The challenges of defining and measuring women's social and economic progress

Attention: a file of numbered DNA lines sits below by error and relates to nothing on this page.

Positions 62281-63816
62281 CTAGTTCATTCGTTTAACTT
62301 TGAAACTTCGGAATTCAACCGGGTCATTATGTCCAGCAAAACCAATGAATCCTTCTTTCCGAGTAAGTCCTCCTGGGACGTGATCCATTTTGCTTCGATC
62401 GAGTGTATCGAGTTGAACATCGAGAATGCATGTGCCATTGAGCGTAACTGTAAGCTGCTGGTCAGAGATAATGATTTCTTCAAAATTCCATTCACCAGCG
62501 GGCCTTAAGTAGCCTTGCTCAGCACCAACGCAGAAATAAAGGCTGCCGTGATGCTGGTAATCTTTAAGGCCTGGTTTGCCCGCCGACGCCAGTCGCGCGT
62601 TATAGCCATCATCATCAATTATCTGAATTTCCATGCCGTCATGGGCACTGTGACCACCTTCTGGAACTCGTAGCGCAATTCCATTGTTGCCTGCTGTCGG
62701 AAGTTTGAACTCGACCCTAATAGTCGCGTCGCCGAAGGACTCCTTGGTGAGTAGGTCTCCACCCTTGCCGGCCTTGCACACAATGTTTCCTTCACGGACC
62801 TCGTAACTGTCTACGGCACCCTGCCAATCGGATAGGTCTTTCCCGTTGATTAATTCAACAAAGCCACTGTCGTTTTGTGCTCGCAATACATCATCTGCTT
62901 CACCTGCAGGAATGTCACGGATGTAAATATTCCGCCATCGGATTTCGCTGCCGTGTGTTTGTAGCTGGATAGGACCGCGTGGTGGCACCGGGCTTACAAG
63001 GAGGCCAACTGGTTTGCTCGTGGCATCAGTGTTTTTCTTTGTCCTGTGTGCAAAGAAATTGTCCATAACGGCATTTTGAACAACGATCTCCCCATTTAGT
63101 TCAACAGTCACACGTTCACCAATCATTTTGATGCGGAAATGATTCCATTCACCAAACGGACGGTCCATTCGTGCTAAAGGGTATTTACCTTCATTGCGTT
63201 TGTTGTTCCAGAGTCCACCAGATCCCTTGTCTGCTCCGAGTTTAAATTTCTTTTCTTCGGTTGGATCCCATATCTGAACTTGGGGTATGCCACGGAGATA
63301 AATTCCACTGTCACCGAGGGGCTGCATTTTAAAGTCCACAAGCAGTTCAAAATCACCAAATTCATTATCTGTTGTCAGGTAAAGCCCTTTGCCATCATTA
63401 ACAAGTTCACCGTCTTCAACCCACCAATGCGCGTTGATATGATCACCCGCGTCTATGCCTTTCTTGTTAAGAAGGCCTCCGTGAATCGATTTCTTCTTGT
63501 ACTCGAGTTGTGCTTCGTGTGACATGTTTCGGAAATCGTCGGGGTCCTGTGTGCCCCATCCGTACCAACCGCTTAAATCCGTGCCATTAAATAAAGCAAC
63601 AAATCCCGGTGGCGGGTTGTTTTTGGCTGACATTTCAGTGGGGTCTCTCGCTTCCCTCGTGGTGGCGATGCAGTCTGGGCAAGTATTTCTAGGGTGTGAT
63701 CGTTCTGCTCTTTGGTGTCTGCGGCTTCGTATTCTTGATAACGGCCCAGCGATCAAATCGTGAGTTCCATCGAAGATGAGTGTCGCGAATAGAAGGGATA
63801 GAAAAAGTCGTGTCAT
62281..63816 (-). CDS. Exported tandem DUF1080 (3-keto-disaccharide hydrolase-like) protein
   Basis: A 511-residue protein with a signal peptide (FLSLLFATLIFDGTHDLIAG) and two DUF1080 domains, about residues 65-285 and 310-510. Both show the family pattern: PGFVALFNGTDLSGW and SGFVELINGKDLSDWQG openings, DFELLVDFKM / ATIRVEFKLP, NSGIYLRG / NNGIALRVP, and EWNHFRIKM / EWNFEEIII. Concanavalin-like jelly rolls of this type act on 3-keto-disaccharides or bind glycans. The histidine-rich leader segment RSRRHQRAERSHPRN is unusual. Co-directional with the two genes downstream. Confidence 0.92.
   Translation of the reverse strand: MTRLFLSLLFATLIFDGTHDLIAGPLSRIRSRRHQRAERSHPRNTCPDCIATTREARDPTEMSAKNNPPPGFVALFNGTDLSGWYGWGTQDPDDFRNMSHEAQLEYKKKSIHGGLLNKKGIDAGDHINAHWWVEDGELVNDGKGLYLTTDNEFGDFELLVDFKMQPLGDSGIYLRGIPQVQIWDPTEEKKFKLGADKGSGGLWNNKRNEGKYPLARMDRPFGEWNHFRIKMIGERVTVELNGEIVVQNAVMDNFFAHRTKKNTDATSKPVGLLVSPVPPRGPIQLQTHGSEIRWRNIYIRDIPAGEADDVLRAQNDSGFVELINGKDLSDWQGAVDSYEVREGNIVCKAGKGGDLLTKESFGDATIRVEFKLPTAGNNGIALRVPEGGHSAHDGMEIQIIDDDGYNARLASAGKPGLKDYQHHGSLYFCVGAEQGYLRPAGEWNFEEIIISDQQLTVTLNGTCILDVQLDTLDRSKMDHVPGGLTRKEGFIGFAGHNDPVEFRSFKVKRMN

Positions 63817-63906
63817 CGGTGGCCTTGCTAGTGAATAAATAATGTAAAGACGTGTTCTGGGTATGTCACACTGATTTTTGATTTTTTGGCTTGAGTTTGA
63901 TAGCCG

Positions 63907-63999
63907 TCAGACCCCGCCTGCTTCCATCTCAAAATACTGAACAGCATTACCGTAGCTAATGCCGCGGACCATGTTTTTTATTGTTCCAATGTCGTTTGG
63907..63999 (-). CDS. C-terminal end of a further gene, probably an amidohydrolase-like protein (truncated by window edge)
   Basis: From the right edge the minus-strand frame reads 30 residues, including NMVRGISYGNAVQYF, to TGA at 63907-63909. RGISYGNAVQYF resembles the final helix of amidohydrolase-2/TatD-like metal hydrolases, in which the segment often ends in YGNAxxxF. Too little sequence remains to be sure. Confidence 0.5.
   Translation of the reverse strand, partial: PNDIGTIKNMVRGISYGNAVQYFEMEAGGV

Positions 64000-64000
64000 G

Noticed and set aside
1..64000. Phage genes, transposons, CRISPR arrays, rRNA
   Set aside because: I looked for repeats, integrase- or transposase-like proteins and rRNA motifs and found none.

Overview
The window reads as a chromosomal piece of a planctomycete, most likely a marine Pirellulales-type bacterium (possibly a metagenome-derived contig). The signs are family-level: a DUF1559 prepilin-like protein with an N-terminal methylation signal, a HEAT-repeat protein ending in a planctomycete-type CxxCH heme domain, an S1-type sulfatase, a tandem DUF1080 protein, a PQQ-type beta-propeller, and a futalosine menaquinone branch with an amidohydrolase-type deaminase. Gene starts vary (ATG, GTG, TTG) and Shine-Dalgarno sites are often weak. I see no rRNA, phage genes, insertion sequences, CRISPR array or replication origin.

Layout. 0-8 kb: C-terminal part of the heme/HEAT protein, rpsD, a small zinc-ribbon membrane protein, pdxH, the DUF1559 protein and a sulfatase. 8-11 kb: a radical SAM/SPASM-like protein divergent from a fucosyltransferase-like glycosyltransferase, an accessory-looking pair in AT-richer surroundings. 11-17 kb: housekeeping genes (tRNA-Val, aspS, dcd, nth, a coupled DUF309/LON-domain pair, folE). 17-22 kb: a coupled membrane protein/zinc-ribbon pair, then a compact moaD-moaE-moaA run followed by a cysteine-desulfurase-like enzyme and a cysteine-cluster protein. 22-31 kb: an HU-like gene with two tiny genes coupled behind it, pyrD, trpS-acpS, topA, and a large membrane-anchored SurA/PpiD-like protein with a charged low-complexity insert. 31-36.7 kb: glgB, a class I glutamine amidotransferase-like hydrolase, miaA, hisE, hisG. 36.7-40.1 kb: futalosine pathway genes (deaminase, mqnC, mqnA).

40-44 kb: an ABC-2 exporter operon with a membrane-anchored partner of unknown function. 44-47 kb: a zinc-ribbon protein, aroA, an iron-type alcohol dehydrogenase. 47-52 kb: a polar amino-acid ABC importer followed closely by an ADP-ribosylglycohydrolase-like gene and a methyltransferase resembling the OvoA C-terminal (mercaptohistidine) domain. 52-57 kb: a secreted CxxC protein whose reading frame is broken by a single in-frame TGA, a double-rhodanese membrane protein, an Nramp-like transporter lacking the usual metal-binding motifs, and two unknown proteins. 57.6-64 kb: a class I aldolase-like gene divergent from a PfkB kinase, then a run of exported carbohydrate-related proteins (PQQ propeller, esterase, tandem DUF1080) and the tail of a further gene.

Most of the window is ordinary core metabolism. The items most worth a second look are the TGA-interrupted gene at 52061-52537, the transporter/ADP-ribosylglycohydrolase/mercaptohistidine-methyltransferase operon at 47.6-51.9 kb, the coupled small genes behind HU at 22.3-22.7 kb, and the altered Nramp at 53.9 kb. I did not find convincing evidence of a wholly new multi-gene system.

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We examine six studies which use social indicators to assess women?s status and progress. We then identify the underlying social and economic goals assumed to be relevant to women and analyse the suitability of current social indicators for measuring progress toward these goals. We find that although each of the six studies uses a variety of meaningful indicators, it is relatively easy to identify significant areas of women?s experiences that remain neglected. We suggest that these ?blind spots? may result from two possible and related sources. The first relates to the method in which definitions of women?s progress are constructed. The second reflects poor or limited data collection in some significant areas of relevance to women?s social and economic status.
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